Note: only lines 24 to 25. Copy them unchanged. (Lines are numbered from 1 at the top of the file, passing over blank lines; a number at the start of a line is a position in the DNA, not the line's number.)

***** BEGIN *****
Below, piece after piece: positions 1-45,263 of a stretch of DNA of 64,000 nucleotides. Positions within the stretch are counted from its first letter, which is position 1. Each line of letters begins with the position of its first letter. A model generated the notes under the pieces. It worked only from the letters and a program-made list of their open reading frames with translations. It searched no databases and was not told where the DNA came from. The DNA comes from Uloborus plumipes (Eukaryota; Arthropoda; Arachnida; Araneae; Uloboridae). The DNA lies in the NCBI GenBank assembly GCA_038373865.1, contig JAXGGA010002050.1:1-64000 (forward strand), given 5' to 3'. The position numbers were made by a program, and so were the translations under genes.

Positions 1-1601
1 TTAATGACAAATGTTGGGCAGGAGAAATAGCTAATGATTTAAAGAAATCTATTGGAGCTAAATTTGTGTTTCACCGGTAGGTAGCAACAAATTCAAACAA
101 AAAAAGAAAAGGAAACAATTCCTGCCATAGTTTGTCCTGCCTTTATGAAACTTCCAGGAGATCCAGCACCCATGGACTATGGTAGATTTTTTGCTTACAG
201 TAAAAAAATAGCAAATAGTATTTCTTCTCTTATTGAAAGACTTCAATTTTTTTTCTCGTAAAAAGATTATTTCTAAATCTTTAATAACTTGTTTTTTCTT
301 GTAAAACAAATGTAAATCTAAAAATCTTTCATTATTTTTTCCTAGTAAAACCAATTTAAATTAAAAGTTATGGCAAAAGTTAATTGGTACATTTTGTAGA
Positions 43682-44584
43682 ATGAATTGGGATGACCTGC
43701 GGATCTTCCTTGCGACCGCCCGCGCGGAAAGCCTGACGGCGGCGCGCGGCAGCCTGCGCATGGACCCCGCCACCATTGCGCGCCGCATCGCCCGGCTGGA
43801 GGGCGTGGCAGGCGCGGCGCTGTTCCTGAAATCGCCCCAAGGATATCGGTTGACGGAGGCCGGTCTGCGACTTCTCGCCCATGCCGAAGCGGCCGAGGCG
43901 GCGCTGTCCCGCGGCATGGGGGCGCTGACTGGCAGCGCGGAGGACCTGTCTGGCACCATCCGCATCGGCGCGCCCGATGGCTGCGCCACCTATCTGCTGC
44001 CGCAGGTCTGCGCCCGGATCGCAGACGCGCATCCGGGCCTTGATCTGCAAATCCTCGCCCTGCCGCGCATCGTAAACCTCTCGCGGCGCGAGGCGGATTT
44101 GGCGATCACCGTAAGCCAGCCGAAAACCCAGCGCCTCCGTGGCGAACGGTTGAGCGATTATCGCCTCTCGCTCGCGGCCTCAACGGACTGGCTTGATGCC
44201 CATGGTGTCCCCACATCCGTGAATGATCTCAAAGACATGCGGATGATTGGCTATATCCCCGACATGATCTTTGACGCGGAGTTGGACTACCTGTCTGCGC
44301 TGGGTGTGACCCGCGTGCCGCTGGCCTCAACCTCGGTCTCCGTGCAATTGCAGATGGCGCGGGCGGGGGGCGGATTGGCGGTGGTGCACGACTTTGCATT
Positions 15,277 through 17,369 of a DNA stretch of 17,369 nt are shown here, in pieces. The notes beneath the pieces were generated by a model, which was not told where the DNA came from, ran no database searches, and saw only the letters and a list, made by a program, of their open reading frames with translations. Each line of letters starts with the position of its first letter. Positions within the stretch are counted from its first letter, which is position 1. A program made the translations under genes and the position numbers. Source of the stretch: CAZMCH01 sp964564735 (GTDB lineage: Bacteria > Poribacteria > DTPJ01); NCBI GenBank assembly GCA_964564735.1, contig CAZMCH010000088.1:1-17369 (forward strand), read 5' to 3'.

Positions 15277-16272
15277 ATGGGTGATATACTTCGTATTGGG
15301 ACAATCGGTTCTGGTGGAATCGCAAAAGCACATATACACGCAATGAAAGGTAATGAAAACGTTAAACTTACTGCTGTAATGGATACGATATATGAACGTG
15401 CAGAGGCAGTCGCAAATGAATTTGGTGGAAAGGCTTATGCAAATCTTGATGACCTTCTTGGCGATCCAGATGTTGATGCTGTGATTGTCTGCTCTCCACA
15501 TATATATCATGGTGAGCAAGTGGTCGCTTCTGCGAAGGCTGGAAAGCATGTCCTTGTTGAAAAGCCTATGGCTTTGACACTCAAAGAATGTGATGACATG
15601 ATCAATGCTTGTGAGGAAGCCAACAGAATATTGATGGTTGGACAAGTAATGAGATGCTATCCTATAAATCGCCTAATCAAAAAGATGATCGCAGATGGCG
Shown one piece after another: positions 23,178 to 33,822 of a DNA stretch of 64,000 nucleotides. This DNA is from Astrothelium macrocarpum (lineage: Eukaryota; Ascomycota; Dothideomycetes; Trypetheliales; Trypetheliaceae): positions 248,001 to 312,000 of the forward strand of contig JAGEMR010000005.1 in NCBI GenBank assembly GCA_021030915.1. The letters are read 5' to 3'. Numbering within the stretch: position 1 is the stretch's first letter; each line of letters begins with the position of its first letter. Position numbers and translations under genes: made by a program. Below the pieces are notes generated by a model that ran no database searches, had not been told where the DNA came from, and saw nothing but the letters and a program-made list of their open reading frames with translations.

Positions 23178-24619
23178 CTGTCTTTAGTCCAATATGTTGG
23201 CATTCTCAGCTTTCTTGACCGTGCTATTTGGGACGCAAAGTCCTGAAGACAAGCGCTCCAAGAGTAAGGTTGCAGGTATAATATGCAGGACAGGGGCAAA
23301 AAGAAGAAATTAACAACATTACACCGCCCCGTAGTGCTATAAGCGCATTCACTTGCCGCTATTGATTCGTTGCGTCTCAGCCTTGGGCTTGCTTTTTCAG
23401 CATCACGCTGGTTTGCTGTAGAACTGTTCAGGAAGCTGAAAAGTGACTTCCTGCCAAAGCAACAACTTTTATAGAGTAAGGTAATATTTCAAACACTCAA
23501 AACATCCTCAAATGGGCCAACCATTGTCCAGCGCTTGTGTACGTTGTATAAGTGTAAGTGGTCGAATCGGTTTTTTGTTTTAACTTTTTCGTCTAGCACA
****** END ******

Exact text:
Positions 23178-24619
23178 CTGTCTTTAGTCCAATATGTTGG